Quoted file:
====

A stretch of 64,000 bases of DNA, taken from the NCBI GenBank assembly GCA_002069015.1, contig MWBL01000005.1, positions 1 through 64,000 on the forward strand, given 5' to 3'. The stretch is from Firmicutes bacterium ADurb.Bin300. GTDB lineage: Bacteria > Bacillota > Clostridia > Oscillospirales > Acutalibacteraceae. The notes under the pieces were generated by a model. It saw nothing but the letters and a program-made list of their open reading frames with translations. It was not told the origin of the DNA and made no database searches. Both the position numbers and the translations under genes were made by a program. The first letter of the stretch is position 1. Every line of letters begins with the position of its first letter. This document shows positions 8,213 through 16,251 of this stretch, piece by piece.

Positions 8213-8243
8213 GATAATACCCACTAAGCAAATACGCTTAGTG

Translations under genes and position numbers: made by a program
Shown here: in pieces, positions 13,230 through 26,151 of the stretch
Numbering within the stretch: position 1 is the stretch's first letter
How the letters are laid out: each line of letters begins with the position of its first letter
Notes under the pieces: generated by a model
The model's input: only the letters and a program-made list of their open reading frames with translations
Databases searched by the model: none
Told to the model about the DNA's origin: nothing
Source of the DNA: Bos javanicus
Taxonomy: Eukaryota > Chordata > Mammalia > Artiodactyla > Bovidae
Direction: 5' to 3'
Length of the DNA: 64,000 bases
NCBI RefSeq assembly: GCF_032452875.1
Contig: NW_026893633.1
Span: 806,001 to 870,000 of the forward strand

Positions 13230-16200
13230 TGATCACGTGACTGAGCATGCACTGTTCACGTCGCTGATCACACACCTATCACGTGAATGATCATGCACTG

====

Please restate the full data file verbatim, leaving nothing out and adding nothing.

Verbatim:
A stretch of 64,000 bases of DNA, taken from the NCBI GenBank assembly GCA_002069015.1, contig MWBL01000005.1, positions 1 through 64,000 on the forward strand, given 5' to 3'. The stretch is from Firmicutes bacterium ADurb.Bin300. GTDB lineage: Bacteria > Bacillota > Clostridia > Oscillospirales > Acutalibacteraceae. The notes under the pieces were generated by a model. It saw nothing but the letters and a program-made list of their open reading frames with translations. It was not told the origin of the DNA and made no database searches. Both the position numbers and the translations under genes were made by a program. The first letter of the stretch is position 1. Every line of letters begins with the position of its first letter. This document shows positions 8,213 through 16,251 of this stretch, piece by piece.

Positions 8213-8243
8213 GATAATACCCACTAAGCAAATACGCTTAGTG

Translations under genes and position numbers: made by a program
Shown here: in pieces, positions 13,230 through 26,151 of the stretch
Numbering within the stretch: position 1 is the stretch's first letter
How the letters are laid out: each line of letters begins with the position of its first letter
Notes under the pieces: generated by a model
The model's input: only the letters and a program-made list of their open reading frames with translations
Databases searched by the model: none
Told to the model about the DNA's origin: nothing
Source of the DNA: Bos javanicus
Taxonomy: Eukaryota > Chordata > Mammalia > Artiodactyla > Bovidae
Direction: 5' to 3'
Length of the DNA: 64,000 bases
NCBI RefSeq assembly: GCF_032452875.1
Contig: NW_026893633.1
Span: 806,001 to 870,000 of the forward strand

Positions 13230-16200
13230 TGATCACGTGACTGAGCATGCACTGTTCACGTCGCTGATCACACACCTATCACGTGAATGATCATGCACTG